Therefore, the focus of this study was to understand the relative value of different quality measures and to seek a consensus from a range of different groups – from patients and carers, to healthcare professionals and policy-makers – on what they felt was important to measure in terms of understanding the quality of healthcare.

2. Gauging consensus

At the outset of this study, the QualityWatch programme had internally catalogued over 500 indicators within the matrix outlined in Figure 1 and had externally published analysis covering more than 200 of these. For the study, a pragmatic approach was therefore taken to only consider measures already available, rather than asking participants to suggest new quality measures from which to prioritise.

Due to the large number of indicators and uneven spread across the sectors/domains (see Figure 1), in the first stage of the study these indicators were organised into ‘themes’. Each theme spanned numerous indicators and could be turned into value statements about quality. From the list of over 500 indicators, 73 statements were derived. The themes were similar in style to National Voices’ ‘I statements’ (National Voices, 2013). An example theme is ‘avoidable admissions to hospital’ and the corresponding value statement is: ‘patients receive enough care and support to avoid unnecessary hospital admissions’. For a full list of the value statements, see Appendix 1: Value statements.

This study used a Delphi-style consultation approach to interrogate the statements. Delphi methodologies form part of a wider set of consensus methodologies and are used to gather the opinions of various groups on issues that are complex and multifaceted. The approach usually consists of three rounds. The first round is designed to explore the area under discussion. The second round feeds back on the responses of the first and introduces a further set of questions, which may seek to refine previous responses or to further explore the ideas raised. The final round focuses on consensus on the outcome (Linstone and Turoff, 2002).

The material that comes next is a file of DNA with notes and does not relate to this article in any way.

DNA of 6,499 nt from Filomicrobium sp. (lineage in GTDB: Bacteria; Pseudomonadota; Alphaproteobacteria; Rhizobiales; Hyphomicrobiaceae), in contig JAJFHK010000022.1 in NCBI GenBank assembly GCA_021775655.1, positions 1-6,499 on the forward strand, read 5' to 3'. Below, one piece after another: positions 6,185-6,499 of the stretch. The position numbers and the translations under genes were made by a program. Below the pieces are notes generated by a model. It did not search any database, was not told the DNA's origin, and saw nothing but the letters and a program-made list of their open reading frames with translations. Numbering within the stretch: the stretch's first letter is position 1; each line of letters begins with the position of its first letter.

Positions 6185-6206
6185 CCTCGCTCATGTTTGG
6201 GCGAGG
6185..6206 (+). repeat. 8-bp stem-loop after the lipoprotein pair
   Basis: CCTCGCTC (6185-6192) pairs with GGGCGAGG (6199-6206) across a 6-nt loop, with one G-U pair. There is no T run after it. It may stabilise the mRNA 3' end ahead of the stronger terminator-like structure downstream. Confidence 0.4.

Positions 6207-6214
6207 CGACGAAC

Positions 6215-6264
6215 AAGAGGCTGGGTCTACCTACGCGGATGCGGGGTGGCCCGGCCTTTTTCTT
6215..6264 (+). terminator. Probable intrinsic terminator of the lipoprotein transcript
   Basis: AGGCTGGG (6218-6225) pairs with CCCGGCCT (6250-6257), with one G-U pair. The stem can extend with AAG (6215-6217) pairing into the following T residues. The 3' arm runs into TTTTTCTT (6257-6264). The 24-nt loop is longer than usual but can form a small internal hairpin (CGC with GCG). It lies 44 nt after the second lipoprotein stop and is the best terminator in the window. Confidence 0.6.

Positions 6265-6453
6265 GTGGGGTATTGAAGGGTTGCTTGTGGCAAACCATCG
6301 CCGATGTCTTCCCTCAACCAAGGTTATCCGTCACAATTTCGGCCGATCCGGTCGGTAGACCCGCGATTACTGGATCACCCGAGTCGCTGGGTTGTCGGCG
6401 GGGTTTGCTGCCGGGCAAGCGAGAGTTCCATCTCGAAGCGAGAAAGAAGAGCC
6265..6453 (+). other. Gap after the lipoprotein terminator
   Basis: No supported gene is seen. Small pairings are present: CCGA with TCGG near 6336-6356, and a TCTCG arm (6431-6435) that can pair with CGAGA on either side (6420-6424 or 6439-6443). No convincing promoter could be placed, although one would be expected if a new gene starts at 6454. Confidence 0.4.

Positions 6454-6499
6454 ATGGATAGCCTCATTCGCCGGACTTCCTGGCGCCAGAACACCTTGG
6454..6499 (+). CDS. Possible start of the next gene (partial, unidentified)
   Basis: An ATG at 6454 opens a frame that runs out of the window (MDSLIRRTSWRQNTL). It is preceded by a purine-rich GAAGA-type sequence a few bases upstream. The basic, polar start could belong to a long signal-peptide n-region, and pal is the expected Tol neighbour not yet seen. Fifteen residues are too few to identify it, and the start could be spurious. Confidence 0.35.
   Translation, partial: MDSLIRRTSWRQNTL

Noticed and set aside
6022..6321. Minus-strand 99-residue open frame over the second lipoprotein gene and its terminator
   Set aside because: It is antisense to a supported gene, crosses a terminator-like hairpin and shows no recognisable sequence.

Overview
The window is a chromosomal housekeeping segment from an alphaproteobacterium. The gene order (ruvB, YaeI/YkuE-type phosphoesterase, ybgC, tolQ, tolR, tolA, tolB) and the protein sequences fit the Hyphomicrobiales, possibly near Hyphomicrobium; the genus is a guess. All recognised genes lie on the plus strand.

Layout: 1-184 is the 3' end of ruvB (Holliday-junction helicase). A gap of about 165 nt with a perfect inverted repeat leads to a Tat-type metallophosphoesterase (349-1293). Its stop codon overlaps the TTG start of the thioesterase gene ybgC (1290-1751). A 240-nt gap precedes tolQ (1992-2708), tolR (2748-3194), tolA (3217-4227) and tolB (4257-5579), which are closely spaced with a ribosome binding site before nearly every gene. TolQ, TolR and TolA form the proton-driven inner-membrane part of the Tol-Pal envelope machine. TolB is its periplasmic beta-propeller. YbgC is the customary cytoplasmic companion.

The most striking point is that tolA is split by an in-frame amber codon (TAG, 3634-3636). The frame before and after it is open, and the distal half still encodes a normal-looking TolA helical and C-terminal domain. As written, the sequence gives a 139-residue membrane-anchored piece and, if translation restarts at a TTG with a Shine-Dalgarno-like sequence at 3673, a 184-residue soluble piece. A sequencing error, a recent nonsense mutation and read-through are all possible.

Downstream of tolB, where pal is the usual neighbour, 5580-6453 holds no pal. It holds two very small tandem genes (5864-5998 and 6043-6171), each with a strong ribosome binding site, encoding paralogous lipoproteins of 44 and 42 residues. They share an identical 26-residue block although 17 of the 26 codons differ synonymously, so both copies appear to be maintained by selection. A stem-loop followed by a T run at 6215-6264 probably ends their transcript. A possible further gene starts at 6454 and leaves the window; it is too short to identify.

In this study, the first round used a mixed-methods approach to capture a range of voices within the different stakeholder groups and included:

  • an online survey of 186 health and social care professionals, policy-makers and researchers
  • eight theme-based focus groups with 59 patients, service users and carers.

Focusing on each domain at a time, the online survey and focus groups covered similar questions, asking participants to:

  • rate (on a five-point scale) how important each statement was in understanding the quality of care that people receive
  • comment on whether the right statements were included in each domain
  • highlight any statements they thought were missing in understanding the quality of care in each domain.

The online survey asked participants to look at all 73 statements. However, due to the large number, each focus group covered statements in only two to three domains. Using the five-point scale (from 1 = not at all important, to 5 = very important), a mean score could be given to each statement to allow for comparisons.

The second and third rounds of the consensus process involved convening an online panel, made up of 42 mixed participants from the first round. Of the 42, 22 people responded to round two and seven people responded to round three.

In the second round, the panel was sent key findings from the first round and asked to comment on them in an online survey, reflect on whether their views supported the scores and try to explain any differences. This included reflecting on the highest and lowest scoring statements and those with the highest variation. The purpose of this round was to seek agreement from the panel members or explain discrepancies. In the third round, a summary of the panel’s comments from the second round was shared with all panel members and any final comments were invited.

3. Which aspects of quality were most important?